Children are fascinated by magic, having seen magicians such as Paul Zenon or David Blaine on television. Magical scientific effects can be used as a powerful motivator to engage children's interest in science, with the explanation stimulating thinking skills.
Here is a "trick" which is popular with primary teachers and pupils. It is called the Afghan bands, or properly, the Mobius strip, and depends upon the fact that the properties of a loop of paper are altered by putting a twist into the paper, as discovered by the mathematician August Ferdinand Mobius in the 19th century.
What children learn from this trick is that the properties of a material depend not only on the material, but also on its form. In this case whether the loop is normal or twisted. This has wider application of course than just paper loops. The most familiar example to children will be that a sheet of paper is very flexible, but paper folded concertina fashion is much stronger.
Another area of the curriculum, of importance in primary science, is the properties of solids. Children tend to think that solids are hard and cannot be poured like a liquid. But powdered solids or crystals can be poured, and thin fibres of solid, for example cotton, can be very flexible and soft to the touch. Such variation can cause children problems in understanding unless they know that the properties of a solid depend also upon its form. For example, is it a block, a thin sheet, fibres or powder or crystals?
The trick requires preparation. Three large paper loops, about 7.5cm wide are prepared from lengths of newspaper. The first loop is prepared normally. The second loop has a single half-twist put in the paper before the ends are taped together. The third loop has a full twist put in the paper before the ends are taped together. Because the loops are large the twists in some of the loops are not readily seen by the children. Label the loops A, B and C respectively.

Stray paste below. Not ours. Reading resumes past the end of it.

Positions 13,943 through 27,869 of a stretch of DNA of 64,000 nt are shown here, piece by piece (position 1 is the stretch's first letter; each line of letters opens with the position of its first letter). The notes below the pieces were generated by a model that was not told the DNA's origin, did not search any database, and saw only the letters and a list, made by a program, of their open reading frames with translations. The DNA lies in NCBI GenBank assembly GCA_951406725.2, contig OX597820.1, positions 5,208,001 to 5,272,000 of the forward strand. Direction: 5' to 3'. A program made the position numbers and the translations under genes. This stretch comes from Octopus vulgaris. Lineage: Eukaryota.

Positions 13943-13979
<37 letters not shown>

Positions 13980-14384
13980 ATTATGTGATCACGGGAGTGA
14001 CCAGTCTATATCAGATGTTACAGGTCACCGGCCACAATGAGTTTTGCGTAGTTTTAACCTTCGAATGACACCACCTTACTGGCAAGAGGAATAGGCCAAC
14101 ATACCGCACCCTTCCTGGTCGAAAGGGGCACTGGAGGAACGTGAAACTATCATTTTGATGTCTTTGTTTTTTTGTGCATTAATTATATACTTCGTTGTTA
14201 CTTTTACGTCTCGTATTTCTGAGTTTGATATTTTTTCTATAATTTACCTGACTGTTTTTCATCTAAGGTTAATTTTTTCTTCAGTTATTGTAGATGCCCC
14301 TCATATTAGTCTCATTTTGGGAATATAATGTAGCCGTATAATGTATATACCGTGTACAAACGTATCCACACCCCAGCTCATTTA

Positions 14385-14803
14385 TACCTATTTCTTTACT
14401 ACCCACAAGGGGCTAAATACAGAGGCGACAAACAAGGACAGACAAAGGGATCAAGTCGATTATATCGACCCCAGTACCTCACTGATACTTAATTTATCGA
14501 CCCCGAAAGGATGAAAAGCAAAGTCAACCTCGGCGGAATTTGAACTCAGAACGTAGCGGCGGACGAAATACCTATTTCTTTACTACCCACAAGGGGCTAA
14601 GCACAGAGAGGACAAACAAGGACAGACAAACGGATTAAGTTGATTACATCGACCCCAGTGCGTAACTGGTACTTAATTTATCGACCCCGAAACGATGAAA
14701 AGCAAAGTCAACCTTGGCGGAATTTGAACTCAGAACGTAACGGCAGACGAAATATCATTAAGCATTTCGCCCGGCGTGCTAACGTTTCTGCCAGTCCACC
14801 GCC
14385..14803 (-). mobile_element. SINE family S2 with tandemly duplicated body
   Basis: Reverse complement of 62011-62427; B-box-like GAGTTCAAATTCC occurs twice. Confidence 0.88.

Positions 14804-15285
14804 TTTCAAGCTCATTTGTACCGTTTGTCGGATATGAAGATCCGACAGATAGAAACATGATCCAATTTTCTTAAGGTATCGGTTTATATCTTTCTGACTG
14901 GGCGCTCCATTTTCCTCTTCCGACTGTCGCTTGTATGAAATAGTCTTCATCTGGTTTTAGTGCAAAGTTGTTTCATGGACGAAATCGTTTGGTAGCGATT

The children are asked to predict what will happen when the paper is cut down the centre all the way around the loop. They normally predict two separate loops will be formed, which is correct for a normal loop.
Get three volunteers from the class. Make a starter hole in each of the loops. Then ask the three helpers to cut down the middle of each strip until they have cut all the way around. Make some "magical" hand movements over the children holding strips B and C. Loop A produces two narrower loops when cut. Loop B makes one large loop. Loop C makes two linked loops.
This is a dramatic demonstration which shows that the properties of a solid are altered by its form. In this case, whether it is twisted or normal. It is also an interesting starter activity when looking at the properties of solids, liquids and gases.
Follow-up work could involve children classifying a number of materials as solids, liquids or gases. In addition to the normal examples of blocks of wood, metal and liquids, such as water, and air in a syringe, children could be given more difficult examples of solid materials to classify to consolidate the children's understanding that properties of solids are affected by their form. The materials could include a tea cloth (solid made of thin fibres, soft to the touch), sand (solid consisting of grains, fixed volume, but can be poured ) and a bath sponge ( solid containing bubbles of air, can be squashed).
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